In Bakerloo’s pages, we encounter the staff of the Bakerloo line, people with tattoos, parents with their children, people in fancy dress, people with curly hair, straight hair, blue hair and no hair – and even a white bull terrier. Much like the nature of public transport, Harry’s photographs are indiscriminate, encompassing the old and the young, people of all backgrounds, styles and social status. For the photographer, what compels him to take a picture is “normally something small, like the way they carry themselves or a maybe a look they give. Most people have a story, it’s just whether you are able to depict that in a 35mm frame.” And, for Harry, “half the portrait is the conversation you’ve had moments before. Yes, framing and all the technical aspects have to be on point, but how do you create an atmosphere? Sometimes I just talk to people and ask them about their life, trying to find some mutual ground.”
By breaking that London taboo around initiating conversation on public transport, each of Harry’s portraits grasps a moment of mutual recognition and signifies an appreciation of the dense complexity of the other lives around us – a complexity that is often overlooked on the busy commute. Each photograph denotes an instance of human connection. When asked what he hopes to achieve with the book, Harry says: “I want people to stop and revaluate how they view everyday situations," believing that,“as Londoners we are always shut off in public encounters, and if you speak to someone on the tube they either think you want something or that you aren’t from London! Let’s change that view – what’s wrong with talking to strangers? You might learn something.”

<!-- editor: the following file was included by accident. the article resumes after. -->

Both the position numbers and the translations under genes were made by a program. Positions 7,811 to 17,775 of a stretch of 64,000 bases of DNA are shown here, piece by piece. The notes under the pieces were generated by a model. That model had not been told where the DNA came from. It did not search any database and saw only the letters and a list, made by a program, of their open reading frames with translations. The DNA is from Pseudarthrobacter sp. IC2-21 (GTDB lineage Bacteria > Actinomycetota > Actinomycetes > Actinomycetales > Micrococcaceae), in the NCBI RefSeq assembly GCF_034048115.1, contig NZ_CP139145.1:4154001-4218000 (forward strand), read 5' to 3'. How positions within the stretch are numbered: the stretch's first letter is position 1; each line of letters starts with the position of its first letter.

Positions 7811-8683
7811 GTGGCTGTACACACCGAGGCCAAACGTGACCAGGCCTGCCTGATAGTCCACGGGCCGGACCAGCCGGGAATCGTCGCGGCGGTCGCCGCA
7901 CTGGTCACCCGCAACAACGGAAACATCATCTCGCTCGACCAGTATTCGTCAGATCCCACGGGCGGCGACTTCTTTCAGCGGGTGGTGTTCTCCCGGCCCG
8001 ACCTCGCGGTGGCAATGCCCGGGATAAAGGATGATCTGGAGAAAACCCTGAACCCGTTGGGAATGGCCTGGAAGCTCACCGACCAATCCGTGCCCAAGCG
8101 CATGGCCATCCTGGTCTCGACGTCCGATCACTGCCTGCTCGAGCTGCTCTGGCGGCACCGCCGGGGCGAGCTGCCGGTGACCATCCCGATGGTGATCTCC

Harry’s portraits are bound together in Bakerloo-line-brown cloth, with a flyleaf patterned to match the carpet-like material of the tube line’s seats – representing the capacity of the underground transport link itself to bring people into proximity. Indeed, the book’s foreword, written by artist King Headswim, states: “This book is just like the fabric of the seats; filled with all kinds of stuff that will make you want to wash your hands”. Harry’s photographs are not glossy studio shots, nor are they retouched, beautified or sanitised; they are simply composed with an innate sense of how to capture the everyday person in an everyday situation.
Bakerloo is underground photography in every sense. Harry, who conducts his practice outside the commercial sphere, admits that “it can be difficult at times. People have really connected with my work and words, but I am making this work without any grants or funding. There’s a lot of creatives in the UK currently in the same predicament, where they want to make work for themselves instead of doing soul-destroying commercial projects. But you need to earn money, and sadly I’ve seen a lot of people put their passions to the side as nothing more than glorified hobbies to work a 9–5," he says. "I am going to keep shooting film photography and hope to do more work overseas in the future.”
About the Author
Becky joined It’s Nice That in the summer of 2019 as an editorial assistant. She wrote many fantastic stories for us, mainly on hugely talented artists and photographers.